I wish Gio Urshela could hit, or that Yandy Diaz didn't have a negative average launch angle.

Q: What has been the single biggest factor to the Indians' turn-around?

Lyons: There seems to be a new factor every week, again because of the team's inconsistency. Up until recently it had been Jose Ramirez, but he's struggled. For a time it was Edwin Encarnacion, but he's struggled at times. Bradley Zimmer has been a great rookie in center field, but he's hardly been the biggest reason for the turn-around. I guess if I had to name one thing, it's the rotation getting it's crap together. When Kluber, Carrasco, Salazar, Bauer, and Clevinger are going it leads to a whole lot of wins.

Schlichting: I guess I accidentally touched on this already. It was really the pitching normalizing and the sequencing finally returning to normal, I think. There wasn't "flip the switch" moment. 538 also touched on the fact that by pythag they were expected to be a bit better, and every other AL Central team was expected to be quite a lot worse, which made their start seem more lackluster than it was, I think.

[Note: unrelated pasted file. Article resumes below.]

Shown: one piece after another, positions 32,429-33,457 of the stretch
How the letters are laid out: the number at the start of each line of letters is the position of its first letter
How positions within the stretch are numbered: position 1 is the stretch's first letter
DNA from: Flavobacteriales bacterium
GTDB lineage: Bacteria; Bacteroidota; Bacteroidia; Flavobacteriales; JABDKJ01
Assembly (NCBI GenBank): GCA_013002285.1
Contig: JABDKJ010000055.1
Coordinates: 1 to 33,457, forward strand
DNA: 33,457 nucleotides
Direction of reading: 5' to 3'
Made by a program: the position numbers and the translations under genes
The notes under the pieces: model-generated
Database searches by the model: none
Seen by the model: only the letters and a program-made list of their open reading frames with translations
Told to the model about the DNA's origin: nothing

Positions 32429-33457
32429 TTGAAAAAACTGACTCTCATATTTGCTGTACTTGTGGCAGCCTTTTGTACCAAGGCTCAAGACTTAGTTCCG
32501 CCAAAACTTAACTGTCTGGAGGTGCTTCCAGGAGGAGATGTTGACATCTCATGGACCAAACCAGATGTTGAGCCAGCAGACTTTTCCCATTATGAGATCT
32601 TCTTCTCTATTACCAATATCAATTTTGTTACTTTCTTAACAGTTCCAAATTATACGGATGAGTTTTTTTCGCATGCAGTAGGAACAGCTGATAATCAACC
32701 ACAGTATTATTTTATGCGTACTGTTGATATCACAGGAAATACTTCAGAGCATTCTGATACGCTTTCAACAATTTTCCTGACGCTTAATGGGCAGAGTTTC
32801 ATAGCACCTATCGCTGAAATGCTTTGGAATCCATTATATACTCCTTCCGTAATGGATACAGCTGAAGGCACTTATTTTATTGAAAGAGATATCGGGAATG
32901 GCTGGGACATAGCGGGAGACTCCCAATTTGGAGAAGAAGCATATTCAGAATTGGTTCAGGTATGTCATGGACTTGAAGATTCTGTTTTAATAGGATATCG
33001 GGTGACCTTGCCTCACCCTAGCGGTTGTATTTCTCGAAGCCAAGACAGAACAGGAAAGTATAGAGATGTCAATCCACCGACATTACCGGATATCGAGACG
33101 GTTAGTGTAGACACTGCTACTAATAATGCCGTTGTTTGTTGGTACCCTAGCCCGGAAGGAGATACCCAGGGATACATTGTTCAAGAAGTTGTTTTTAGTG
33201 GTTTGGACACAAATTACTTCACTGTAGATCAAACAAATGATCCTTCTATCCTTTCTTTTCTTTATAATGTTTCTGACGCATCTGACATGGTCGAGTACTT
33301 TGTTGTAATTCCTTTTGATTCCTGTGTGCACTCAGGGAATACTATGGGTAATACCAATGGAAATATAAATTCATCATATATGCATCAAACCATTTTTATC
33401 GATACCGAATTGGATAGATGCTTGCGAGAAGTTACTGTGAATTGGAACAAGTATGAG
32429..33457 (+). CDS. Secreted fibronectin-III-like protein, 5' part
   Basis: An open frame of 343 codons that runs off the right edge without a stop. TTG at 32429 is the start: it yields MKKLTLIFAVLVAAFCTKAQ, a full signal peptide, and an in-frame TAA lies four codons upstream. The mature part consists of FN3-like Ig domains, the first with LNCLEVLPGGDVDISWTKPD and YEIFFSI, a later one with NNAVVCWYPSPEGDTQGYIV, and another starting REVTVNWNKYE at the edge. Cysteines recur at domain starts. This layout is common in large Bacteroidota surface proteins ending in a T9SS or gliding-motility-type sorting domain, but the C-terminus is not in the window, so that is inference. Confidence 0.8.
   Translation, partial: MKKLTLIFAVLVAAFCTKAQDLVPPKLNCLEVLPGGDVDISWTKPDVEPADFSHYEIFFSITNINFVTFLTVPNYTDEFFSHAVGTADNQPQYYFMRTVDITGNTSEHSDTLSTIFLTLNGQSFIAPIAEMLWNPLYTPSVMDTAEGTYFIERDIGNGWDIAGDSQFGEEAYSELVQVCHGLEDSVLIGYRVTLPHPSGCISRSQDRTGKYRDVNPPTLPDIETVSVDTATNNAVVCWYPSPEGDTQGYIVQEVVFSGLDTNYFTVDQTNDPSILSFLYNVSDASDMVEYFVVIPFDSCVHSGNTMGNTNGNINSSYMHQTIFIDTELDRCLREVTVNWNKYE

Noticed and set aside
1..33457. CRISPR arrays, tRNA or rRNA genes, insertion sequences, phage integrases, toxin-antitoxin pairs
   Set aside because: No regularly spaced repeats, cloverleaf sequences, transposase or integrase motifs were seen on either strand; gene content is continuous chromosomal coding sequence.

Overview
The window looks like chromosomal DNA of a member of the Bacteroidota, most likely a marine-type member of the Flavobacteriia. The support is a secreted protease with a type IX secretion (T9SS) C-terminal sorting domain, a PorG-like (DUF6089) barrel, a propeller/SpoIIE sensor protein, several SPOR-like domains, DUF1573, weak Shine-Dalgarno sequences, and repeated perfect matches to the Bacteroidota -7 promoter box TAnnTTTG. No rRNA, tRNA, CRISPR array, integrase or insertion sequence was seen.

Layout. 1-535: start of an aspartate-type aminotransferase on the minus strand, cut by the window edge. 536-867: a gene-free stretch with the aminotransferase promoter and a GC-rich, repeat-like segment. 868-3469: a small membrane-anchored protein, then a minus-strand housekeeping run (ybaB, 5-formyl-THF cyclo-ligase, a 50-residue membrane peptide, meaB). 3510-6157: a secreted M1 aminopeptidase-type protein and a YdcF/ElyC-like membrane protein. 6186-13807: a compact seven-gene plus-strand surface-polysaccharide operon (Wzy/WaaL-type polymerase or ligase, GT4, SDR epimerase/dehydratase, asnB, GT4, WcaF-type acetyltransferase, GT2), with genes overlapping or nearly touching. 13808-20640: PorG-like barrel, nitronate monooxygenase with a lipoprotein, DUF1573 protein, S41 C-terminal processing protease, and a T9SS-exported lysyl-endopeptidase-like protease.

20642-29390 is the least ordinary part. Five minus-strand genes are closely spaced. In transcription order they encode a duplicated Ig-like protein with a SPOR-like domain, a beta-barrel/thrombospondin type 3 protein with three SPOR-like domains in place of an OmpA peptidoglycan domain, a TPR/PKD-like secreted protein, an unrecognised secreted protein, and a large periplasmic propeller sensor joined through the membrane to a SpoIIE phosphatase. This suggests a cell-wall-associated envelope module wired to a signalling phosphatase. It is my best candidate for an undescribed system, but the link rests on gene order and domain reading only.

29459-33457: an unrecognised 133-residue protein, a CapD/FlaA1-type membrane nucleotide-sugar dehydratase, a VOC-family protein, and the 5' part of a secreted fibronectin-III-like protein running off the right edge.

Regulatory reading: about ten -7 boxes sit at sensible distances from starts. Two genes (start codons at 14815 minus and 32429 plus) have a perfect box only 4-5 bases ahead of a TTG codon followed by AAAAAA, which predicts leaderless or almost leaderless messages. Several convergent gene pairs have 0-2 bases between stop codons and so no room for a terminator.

Q: What expectations do you have for the rest of the Indians season?

Lyons: The Indians have a brutal schedule, but I'm going to be optimistic and hope they hit their stride any day now. Either way, I don't think winning the AL Central is very difficult right now (sorrynotsorry).

Schlichting: Win the AL Central, then get bounced by a random Wild Card team in the ALCS. Probably the Yankees. It doesn't matter, anyway — the Dodgers are going to enslave us all.

Q: Were you aware of Derek Falvey (the Twins' new Chief Baseball Officer) when he was working in the Indians front office, or was he just kind of one of those vague front office guys? If you were aware of him, why?